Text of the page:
Why Genesis Matters (Part V)

By Doy Moyer

Throughout these articles we have been stressing that Genesis matters for two fundamental reasons: 1) it tells us who God is, and 2) it tells us who we are. In other words, Genesis matters because it puts God and man in proper perspective. If we lose that perspective, we lose the concept of purpose for our existence. It is foundational to everything we do and think, so it is appropriate that we think even more about these vital points.

The two ideas regarding God and man go hand in hand. Paul made this connection in Romans 1. It is through the creation of the world that God’s “invisible attributes” may be “clearly seen, being understood through what has been made” (vs. 20). Yet, even though mankind “knew God” by means of creation, they failed to “honor Him as God or give thanks.” Once this happened, “they became futile in their speculations, and their foolish heart was darkened.” When the proper understanding of God is given up, we become “fools,” exchanging “the glory of the incorruptible God for an image in the form of corruptible man and of birds and four-footed animals and crawling creatures.” As a result, God gives man over to impurities and dishonor. Why? Because man exchanged the truth of God for a lie, worshiping the creature rather than the Creator. The direct correlation is clear: when man forgets about God and dishonors Him, man himself is dishonored and loses his sense of purpose and dignity. Without a proper concept of the Creator, man has no hope of understanding his own purpose and value. And without Genesis, where would we go in our search to understand who God is?

When Moses came before Pharaoh to demand the release of Israel in the name of Yahweh, Pharaoh’s defiant reply was, “Who is Yahweh that I should obey His voice to let Israel go? I do not know Yahweh, and besides, I will not let Israel go” (Exod. 5:2). It’s not that Pharaoh didn’t believe in gods; he likely thought of himself as one. But he thought that Yahweh had no claim over him. He pitted his own will against Yahweh’s, much like Adam and Eve did in the garden. Yet this is a familiar problem to us. There are many who will not outright deny God’s existence, but they will think that God has no particular claim over their lives. To them, God is powerless and inconsequential. These are the fools of Psalm 14:1. Like Pharaoh, the world asks, “Who is God that I should obey Him?” Due to an utter failure to see God in His proper perspective, as Genesis teaches, they think there is “no divine purpose or providence for the human species” (Humanist Manifesto). Before it was over for Pharaoh, he learned well that Yahweh is indeed the true and living God. He learned firsthand of God’s goodness and severity, of His sovereignty and might. He learned that there was no power that could withstand Almighty God. These, of course, are the lessons of Genesis.

In a synopsis form, then, what does Genesis tell us about God? First, there is a Supreme Being who is not limited to the material universe. “God created” (Gen. 1:1) speaks to the fact that He stands outside of creation; He is not a part of it, but He transcends the natural world. Recall Solomon’s words as he was dedicating the temple that he built: “But will God indeed dwell on the earth? Behold, heaven and the heaven of heavens cannot contain You. How much less this temple which I have built!” (1 Kings 8:27). Paul echoed the same thought in Acts 17: God “does not dwell in temples made with hands…” (vv. 24-25). We cannot think in such a way as to limit God to human limitations. He cannot be contained by human thought. He cannot be measured by science. He cannot be experimented with in a test tube. He is far too great for that. Always remember that God is in heaven and we are on earth. Our words need to be few and careful (Eccl. 5).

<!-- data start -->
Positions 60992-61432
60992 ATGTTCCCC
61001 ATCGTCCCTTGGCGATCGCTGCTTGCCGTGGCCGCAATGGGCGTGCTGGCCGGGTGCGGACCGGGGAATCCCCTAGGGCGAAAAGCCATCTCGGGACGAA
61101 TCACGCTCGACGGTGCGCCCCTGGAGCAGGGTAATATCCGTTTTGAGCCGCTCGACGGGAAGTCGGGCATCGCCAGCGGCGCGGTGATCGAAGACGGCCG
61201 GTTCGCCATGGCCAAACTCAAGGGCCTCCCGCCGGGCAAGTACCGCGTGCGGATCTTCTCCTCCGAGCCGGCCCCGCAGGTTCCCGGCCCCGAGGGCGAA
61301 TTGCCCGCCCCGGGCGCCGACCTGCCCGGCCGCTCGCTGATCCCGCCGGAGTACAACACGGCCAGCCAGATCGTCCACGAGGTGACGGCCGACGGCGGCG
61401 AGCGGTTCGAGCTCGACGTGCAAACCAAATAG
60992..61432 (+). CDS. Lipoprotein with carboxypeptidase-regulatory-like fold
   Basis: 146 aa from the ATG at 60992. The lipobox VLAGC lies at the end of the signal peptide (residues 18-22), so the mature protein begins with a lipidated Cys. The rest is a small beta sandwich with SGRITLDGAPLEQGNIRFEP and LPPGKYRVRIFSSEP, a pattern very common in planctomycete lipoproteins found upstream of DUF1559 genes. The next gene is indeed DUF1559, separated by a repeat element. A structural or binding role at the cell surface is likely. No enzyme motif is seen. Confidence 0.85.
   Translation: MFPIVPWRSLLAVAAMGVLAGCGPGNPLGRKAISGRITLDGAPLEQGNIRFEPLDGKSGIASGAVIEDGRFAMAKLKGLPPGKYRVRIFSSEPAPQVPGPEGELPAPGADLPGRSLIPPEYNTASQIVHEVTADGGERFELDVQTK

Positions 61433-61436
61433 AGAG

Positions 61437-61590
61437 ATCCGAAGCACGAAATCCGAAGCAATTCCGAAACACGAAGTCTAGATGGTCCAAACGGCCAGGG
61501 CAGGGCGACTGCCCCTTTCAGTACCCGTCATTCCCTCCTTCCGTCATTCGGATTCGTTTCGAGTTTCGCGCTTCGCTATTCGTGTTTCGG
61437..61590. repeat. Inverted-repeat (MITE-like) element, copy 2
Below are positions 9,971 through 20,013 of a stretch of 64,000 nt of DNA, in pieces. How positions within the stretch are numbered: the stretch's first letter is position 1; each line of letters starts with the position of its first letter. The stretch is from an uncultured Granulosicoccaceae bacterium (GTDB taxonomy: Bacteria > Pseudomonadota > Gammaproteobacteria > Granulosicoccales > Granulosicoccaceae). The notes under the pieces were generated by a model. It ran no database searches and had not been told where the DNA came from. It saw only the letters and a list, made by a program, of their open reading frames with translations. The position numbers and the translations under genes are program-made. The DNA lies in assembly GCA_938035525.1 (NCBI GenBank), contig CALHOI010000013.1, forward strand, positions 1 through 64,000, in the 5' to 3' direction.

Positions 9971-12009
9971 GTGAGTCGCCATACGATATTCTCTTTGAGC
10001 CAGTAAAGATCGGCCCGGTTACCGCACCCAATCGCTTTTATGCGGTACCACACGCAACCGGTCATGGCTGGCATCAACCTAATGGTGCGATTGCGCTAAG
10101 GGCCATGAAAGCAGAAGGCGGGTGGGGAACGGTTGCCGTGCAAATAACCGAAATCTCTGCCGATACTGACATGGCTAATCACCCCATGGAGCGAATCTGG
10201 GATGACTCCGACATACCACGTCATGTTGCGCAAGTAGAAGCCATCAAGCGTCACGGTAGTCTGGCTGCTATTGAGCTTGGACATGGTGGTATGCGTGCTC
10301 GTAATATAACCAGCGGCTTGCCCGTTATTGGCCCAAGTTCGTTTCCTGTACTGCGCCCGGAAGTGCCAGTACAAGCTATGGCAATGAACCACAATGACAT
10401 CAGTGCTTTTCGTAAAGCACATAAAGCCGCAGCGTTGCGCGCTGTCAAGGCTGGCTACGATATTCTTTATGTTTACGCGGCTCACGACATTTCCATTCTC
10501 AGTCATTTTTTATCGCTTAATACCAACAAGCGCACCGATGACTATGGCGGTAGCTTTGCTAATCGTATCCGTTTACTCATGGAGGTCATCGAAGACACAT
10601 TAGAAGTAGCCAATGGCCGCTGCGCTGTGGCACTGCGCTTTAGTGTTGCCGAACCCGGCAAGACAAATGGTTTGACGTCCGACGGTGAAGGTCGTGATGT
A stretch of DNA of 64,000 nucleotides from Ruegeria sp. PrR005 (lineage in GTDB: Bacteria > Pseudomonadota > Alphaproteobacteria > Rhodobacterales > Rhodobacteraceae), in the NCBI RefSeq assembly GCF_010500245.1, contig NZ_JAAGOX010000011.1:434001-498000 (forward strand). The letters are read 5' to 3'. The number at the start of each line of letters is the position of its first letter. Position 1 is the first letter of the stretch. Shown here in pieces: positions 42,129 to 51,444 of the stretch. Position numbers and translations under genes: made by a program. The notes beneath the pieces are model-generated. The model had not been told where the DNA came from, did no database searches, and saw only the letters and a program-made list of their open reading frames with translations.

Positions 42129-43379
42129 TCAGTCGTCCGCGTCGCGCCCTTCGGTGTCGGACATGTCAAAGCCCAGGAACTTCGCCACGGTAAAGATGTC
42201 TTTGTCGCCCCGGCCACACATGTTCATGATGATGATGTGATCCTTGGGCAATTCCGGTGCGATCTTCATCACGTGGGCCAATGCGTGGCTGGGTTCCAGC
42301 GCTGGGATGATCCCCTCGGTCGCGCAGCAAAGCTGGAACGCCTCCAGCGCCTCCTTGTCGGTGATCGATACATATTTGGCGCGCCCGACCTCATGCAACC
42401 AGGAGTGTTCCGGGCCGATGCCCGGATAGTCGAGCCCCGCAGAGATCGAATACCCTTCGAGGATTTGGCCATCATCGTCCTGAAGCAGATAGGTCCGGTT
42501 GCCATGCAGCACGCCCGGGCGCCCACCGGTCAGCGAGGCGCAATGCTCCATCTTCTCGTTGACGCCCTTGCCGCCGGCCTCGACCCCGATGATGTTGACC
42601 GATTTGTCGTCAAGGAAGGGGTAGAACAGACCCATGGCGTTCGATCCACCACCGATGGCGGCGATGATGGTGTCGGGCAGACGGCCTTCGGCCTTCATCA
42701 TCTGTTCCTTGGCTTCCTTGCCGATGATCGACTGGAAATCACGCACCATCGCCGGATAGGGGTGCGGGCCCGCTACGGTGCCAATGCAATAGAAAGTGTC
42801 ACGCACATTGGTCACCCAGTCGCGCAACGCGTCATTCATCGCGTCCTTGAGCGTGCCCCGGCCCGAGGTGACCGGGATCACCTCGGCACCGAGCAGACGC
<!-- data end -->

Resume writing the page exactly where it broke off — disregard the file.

Second, God has made known His power through creating all things. Because of this, there is no excuse for not believing in Him (Rom. 1:19-20). “By faith we understand that the worlds were framed by the word of God, so that the things which are seen were not made of things which are visible” (Heb. 11:3). “The heavens declare the glory of God; and the firmament shows His handiwork” (Psalm 19:1). The power and glory of this world is evidence to all, but He who made it far exceeds it in power and splendor.

Third, since God created all things, He has power and authority over all things. He created and sustains all things, including mankind. We are therefore under His authority; He has the right to command and expect obedience.

Fourth, God cares immensely about His creation. He has acted in history to deal with the problem of sin, showing us that He loves mankind and desires for us to be in fellowship with Him. From Genesis 3 on, the biblical story is about God carrying out His plan to make this happen.

What should our response be? How can it be anything but humility and submission? “Have you ever in your life commanded the morning, and caused the dawn to know its place?” (Job 38). Who can approach God with wisdom and counsel? Who can match God’s power or try to inform Him of anything? “Behold, I am insignificant; what can I reply to You? I lay my hand on my mouth. Once I have spoken, and I will not answer; even twice, and I will add nothing more” (Job 40:3-5).

Next: man in the image of God

(Doy Moyer preaches regularly for the church in Cork, FL. He is a professor at Florida College in Temple Terrace, FL. He has his own web site located at http://studywell.org. You can write him at moyerd@floridacollege.edu.)

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